10 reasons why a hybrid cloud is better

By Jeff DeVerter -

hybrid cloud

Editor’s Note: We’ve updated this post, originally published in 2013, to reflect the realities of cloud in 2020.

Technology trends eb and flow over time. One consistency is that with each passing year, new trends and recommendations replace the old ones. Well, seven years later, I’m pleased to report that everything in this original article remains as true today as it was when it was written. That being said, there have been some changes that enhance everything we stated seven years ago.

The SaaS Element

In 2013, SaaS was relegated to your CRM or email. So much has changed in the past seven years — SaaS is now a very real option for several of your enterprise workloads. Salesforce is now so much more than a sales tracking application and is extremely extensible, even allowing for complex workloads — not to mention what’s available in FinancialForce.

Hybrid Enhancements

In 2013, the private cloud was often associated with physical infrastructure running in the data center of your choosing. This could mean a physical server, a virtualized environment or an OpenStack deployment. During the intervening years, hyperscale cloud providers have developed services that enhance capabilities within your data center. For example, Microsoft offers Azure Stack to extend Azure services across data centers, edge locations and remote offices. Microsoft has also recently launched Azure Arc to help create management consistency across Azure, on-premise data centers and other clouds.

The Public, Private Cloud

Another enhancement is the ability to run VMware-based virtual workloads natively on AWS or Azure. While this might feel like it creates confusion, you can think of this still as a private cloud – it’s just that the underlying infrastructure is running on a hyperscale cloud provider’s infrastructure.

One last amendment

While the original article identified security as a driver for which cloud infrastructure to choose, security today can be delivered consistently across all platforms. More than that, security should be delivered consistently. Today, you have the ability to monitor and manage the entire attack surface uniformly and effectively with a range of security services on the market from both managed service providers and specialized boutique firms.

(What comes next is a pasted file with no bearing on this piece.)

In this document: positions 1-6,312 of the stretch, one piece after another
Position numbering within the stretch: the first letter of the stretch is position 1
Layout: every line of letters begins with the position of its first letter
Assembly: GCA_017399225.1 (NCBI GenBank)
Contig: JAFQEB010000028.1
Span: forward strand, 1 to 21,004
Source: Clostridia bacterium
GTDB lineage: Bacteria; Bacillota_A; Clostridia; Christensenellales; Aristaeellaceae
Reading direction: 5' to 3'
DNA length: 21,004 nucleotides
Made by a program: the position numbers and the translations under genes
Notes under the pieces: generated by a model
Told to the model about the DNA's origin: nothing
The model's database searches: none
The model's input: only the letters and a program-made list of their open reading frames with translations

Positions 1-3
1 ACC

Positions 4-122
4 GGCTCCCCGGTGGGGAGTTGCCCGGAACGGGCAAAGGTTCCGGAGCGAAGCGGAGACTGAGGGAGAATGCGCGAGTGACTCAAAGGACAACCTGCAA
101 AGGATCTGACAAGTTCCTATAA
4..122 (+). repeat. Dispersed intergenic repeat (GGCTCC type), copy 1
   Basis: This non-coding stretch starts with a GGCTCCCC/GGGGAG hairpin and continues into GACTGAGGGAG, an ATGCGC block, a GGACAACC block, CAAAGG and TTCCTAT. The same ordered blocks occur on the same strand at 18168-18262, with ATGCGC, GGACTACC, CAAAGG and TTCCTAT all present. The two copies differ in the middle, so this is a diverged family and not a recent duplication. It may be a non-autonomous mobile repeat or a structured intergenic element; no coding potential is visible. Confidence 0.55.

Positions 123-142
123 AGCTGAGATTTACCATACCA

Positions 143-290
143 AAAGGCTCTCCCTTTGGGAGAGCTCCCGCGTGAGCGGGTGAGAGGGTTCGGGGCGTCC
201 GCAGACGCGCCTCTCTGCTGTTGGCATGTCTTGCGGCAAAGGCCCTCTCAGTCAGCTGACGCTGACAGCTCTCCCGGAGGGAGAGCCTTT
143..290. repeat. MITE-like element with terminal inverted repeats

What this means to you:

Infrastructure decisions used to be made on a frequency of every one to three years. But business and technology are changing so quickly now that a company’s entire technology stack should be on a roadmap for reconsideration every quarter. This doesn’t mean you change direction every quarter, it just means you have to stay aware of what has changed in your market, your business and in the larger technology market. Specifically, you need to reconsider in which platform each of your applications should be running. Here are the broad buckets:

  • Colocation
  • Private cloud (VMware, HP, DellEMC, Microsoft, OpenStack, RedHat)
  • Public cloud (AWS, Azure, Google Cloud Platform, OpenStack, Microsoft 365)
  • Software-as-a-Service (Salesforce, Workday, ServiceNow, Marketo, Okta, HubSpot)

My challenge to you: Either establish a team that can focus on this as a full-time job, or partner with a company who can bring an outside-in view to your technology stack.

Editor’s Note: this article was originally published in 2013.

The hybrid cloud is the future for many companies. Businesses large and small are turning to blended infrastructure because it combines the best of all worlds: public cloud, private cloud and dedicated servers working together in any combination.

Individually, the public cloud, private cloud and dedicated servers can stand on their own legs as valuable architecture. But what our customers have found is that when it comes to the cloud, one size does not fit all. Instead, you can gain a synergistic value from combining different infrastructures into a single product portfolio. The ability to create a common computing architecture can deliver better reliability, optimized performance and greater cost value. But that’s not all.

Here are 10 reasons why a hybrid cloud might be better for your business and your customers:

1. Greater architectural flexibility 

A complete hybrid cloud portfolio enables you to place workloads where they make the most sense. You can align your architecture to take advantage of performance requirements that only dedicated servers can offer. At the same time, you can meet financial objectives with contract term billing to meet regulatory or investor expectations, while also taking advantage of utility billing for unknown or short-term needs. And of course, the cloud enables rapid deployment times that come in handy when deadlines get shortened or requirements change.

2. More technical control 

Root access can be granted to appropriate personnel, and custom network segmentation can be defined to logically and physically segment your architecture where needed. Unlike cloud-only solutions, a hybrid cloud portfolio enables you to define if and where multi-tenancy is acceptable. You can also request customized hardware as needed to meet your specific application performance requirements.